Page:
After a promising start to his pro career, Ted Cheeseman was on the verge of stardom and primed for a big 2019.
A loss to Sergio Garcia, followed by a draw against Kieron Conway and then a loss to Scott Fitzgerald which ended his run as British junior middleweight champion spoiled what was supposed to be the start of Cheeseman’s journey to challenging for a world title.
The 24-year-old has had a lot to think about since then and has had to wait a lot longer to have his hand raised in victory, nearly 22 months. It’s been a humbling experience for Cheeseman, but one where he’s had to sit upon and reflect for a long time.
“I’ve had nearly a year since my last fight to sit on and I’ve been learning and improving, working in the gym. I even had a chance to rest a little bit and I haven’t had a chance to rest much throughout my pro career. I got my body refreshed, my mind refreshed and now it’s time to put it all together. I want to go far in this sport and my passion is back more than ever. I’m more focused than ever,” Cheeseman said.
Now, Cheeseman will have his first fight in nearly a year under the most unusual of circumstances. His fight against Scott Fitzgerald on August 1 is set to headline Matchroom Boxing’s return to boxing in the United Kingdom on promoter Eddie Hearn’s backyard in Brentwood.
Cheeseman was excited upon hearing that he would be given the opportunity to fight in the Matchroom Fight Camp series as he thought he would have to wait until 2021 before he would get to fight again.
It’s not perhaps the most glamorous of returns and it’s not the same as fighting in front of 10,000 fans, but for Cheeseman, the objective still remains the same and getting to make history as the main event of the first Matchroom Fight Camp does sound very appealing to him.
“The more I started to think about it, it’s a big event and it’s going to go down in history and in years and years, people are going to be talking about boxing with no crowds and then you have fights in Eddie’s garden. It’s crazy that it’s going to be something to be talked about for years. It’s great to be on the first show and set the pace. I think you just have to treat it like it is in front of 10,000 people just like you did back then. It’s all about blocking everything out. It doesn’t matter who’s there or how many people are out there, the main focus is getting in there and winning and pushing to advance in your career," Cheeseman said.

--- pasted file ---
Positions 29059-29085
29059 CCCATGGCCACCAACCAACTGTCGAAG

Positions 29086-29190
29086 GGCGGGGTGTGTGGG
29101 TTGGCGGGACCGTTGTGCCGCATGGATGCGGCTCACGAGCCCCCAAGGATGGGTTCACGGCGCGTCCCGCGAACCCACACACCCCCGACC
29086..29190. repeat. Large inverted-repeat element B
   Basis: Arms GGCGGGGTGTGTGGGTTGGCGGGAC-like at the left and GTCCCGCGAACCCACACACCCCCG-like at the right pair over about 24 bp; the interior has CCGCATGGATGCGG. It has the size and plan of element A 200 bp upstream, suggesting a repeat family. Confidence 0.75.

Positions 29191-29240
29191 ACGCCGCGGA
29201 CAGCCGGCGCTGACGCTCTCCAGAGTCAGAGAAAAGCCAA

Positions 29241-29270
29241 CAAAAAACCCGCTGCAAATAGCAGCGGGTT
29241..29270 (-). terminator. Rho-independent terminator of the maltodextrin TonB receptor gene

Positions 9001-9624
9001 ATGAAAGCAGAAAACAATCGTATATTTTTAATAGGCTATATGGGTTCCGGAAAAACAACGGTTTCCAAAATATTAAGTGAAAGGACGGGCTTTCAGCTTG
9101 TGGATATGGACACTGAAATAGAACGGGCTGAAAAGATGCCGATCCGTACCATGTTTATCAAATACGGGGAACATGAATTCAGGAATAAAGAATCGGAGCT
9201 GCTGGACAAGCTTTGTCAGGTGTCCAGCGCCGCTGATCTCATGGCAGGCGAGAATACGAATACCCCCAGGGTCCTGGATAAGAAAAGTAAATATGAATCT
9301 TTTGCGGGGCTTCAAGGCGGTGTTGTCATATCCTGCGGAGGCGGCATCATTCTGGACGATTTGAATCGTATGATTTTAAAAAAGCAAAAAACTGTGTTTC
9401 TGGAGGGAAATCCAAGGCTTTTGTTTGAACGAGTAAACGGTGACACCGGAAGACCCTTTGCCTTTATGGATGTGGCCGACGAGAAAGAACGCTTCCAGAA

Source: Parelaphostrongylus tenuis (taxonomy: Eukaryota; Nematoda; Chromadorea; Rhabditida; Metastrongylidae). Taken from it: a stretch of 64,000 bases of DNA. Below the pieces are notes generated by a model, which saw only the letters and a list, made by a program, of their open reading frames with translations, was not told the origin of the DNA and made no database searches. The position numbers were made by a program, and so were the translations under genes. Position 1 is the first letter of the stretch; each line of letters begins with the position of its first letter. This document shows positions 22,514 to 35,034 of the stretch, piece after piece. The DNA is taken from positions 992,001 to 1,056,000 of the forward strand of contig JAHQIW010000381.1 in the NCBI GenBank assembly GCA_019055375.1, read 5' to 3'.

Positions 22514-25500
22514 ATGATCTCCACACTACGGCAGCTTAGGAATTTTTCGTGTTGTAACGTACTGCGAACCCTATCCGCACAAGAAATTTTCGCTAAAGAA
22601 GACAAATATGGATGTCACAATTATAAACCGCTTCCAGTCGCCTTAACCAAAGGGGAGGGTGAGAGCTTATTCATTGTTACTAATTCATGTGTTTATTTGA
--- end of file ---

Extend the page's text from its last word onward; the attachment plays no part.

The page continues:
Eggington’s losses against Garcia and Fitzgerald were very eye-opening for Cheeseman. It got him to rethink things from a mental perspective and learned the need to be mentally tougher and not take advantage of any opportunities that may present itself during a fight.
“When I fought Sergio Garcia, I wasn’t there mentally, but I shouldn’t have put my head in to take punishment. I was just punishing myself because my head wasn’t there yet. With the Fitzgerald fight, I think I won, but if I were to look back on it, every time I made him miss, I should have come back quicker to hit him,” Cheeseman said.
The last few months have been difficult for many boxers, with one issue being the training. With lockdowns and travel restrictions in place, it’s nearly impossible to have a normal training camp and bring in the type of sparring partners one would have. Luckily for Cheeseman, he’s had the likes of Conor Benn, Felix Cash and John Ryder as sparring partners.
When it comes to the actual fight, Cheeseman fully believes he’s capable of not only winning the fight but also knocking him out. Cheeseman isn’t taking the fight lightly though. He knows what is at stake. Very few boxers can rebound from four straight winless fights and achieve world championship success and with Eggington being ranked in the top five of the IBF at junior middleweight, plenty of opportunities will come down his way if he pulls off the win.
“Eggington’s someone who has had a few more fights than me, some good level fights, but he also has some losses to his name. He’s had some big defeats, some bad defeats and for me, I’m still fresh. I’m past my losses. I can box, I can fight, I got a lot of heart and a good chin. There isn’t much that I can’t do. I just have to be mentally focused and if I stay that way, I can beat Sam comfortably. I think I can stop him inside the distance. With Sam, he takes a lot of shots. I just have to take my time, be patient and not load up and waste energy. I just have to keep hitting him and then eventually, one shot will come up where I hit him home and be finished,” Cheeseman said.
Eggington vs. Cheeseman will take place at Matchroom Fight Camp on August 1 and will be streamed on DAZN in the United States. You can check out the full interview in the video at the top of the page and subscribe to my YouTube channel at this link.
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